General: Reports minimal weight loss and denies fever, chills, weakness, or fatigue.

HEENT: Eyes: Patient denies visual loss, blurred vision, double vision, or yellow sclerae. Ears, Nose, Throat: No hearing loss, sneezing, congestion, runny nose, or sore throat.

Skin: No rash or itching.

Cardiovascular: Denies chest pain, chest pressure, or chest discomfort. No palpitations or edema.

Respiratory: Denies wheezes, shortness of breath, consistent coughs, and breathing difficulties while resting.

Gastrointestinal: No anorexia, nausea, vomiting, or diarrhea. No abdominal pain or blood. The patient reports a loss of appetite.

Genitourinary: Denies burning on urination, urgency, hesitancy, odor, odd color

Neurological Denies headache, dizziness, syncope, paralysis, ataxia, numbness, or tingling in the extremities. No change in bowel or bladder control. The patient reports difficulties concentrating and paying attention.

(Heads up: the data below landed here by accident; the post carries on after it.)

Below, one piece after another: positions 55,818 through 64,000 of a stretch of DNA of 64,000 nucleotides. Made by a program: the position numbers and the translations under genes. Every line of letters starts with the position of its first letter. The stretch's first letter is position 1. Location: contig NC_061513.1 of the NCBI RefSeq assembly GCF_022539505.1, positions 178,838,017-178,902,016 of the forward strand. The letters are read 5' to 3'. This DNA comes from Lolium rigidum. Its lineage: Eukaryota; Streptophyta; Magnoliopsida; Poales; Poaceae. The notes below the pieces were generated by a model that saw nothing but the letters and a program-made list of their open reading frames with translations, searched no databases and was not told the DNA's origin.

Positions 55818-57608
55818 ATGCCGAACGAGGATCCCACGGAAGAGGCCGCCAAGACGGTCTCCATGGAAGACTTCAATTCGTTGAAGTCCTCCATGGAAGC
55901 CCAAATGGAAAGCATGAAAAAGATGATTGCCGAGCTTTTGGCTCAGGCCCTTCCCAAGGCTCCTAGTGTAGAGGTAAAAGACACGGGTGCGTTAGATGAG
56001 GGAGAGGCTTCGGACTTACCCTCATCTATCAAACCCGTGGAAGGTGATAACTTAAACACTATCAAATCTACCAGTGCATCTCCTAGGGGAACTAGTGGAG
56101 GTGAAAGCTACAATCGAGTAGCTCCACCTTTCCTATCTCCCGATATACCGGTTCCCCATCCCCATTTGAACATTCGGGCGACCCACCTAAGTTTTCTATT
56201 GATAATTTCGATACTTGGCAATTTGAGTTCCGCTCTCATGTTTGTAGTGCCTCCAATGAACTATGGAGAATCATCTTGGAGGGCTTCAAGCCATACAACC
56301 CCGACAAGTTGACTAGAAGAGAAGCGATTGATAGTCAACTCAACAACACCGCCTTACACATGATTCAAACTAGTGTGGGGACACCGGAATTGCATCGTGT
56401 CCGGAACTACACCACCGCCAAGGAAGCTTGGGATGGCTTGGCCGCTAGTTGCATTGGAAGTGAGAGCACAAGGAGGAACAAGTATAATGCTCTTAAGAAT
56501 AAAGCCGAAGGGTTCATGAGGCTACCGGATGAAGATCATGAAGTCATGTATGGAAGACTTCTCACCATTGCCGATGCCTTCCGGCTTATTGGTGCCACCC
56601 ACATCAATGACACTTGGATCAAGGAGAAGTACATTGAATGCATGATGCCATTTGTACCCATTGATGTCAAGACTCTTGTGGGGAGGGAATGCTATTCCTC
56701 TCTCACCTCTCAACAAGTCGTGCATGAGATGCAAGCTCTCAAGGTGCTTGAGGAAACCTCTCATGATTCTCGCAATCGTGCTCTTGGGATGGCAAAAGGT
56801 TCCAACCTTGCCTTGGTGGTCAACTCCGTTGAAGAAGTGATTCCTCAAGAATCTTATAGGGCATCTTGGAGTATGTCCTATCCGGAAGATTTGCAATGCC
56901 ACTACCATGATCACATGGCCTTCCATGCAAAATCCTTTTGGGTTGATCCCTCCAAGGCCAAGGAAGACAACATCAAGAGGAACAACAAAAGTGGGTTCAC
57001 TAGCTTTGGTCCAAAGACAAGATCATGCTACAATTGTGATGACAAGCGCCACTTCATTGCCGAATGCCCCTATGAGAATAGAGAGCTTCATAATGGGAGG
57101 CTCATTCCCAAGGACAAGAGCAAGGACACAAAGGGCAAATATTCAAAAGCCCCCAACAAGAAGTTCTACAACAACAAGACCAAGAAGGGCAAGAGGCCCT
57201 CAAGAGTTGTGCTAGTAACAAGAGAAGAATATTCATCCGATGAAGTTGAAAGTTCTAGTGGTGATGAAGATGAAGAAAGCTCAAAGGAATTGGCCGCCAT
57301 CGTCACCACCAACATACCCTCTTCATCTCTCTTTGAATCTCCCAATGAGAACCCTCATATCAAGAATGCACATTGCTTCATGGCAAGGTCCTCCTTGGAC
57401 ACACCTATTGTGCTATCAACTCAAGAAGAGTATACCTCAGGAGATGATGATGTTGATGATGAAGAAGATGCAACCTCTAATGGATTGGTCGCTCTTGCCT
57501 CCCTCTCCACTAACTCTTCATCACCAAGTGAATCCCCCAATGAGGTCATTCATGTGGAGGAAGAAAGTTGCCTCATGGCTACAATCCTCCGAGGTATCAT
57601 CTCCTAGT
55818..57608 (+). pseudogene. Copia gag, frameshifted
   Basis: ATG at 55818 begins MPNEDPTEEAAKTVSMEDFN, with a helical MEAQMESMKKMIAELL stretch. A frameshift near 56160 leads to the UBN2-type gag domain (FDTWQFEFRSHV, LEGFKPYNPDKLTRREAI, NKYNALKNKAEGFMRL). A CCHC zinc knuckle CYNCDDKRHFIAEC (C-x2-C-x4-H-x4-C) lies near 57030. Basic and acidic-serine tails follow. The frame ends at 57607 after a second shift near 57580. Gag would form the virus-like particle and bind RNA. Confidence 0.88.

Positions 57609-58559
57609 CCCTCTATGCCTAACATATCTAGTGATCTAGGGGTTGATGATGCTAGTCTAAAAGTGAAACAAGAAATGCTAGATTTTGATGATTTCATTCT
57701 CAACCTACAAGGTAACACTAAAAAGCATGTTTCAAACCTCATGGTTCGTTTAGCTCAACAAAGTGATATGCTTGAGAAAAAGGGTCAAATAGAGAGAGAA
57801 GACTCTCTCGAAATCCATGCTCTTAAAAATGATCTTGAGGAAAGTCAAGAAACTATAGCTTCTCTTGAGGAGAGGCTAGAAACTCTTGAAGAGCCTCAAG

Musculoskeletal: Denies muscle, back pain, joint pain, or stiffness.

Hematologic: Denies anemia, bleeding, or bruising.

Lymphatics: Denies enlarged nodes. No history of splenectomy.

Endocrinologic: Denies sweating. No reports of cold or heat intolerance. No polyuria or polydipsia.


Vital signs: Stable

Temp: 97.9F

            B.P.: 140/85

            H.R.: 70

             R.R.: 17

             O2: Room air

             Pain: 1/10

             Ht: 70 inches

             Wt: 122 lbs

             BMI: 17.5

             BMI Range: Underweight


Neutrophils 55%,

Lymphocytes 22%,

Monocytes 5%,

GGT 29,

Total cholesterol 108,

Phosphate 3.1,

Remainder WNL

Physical Exam: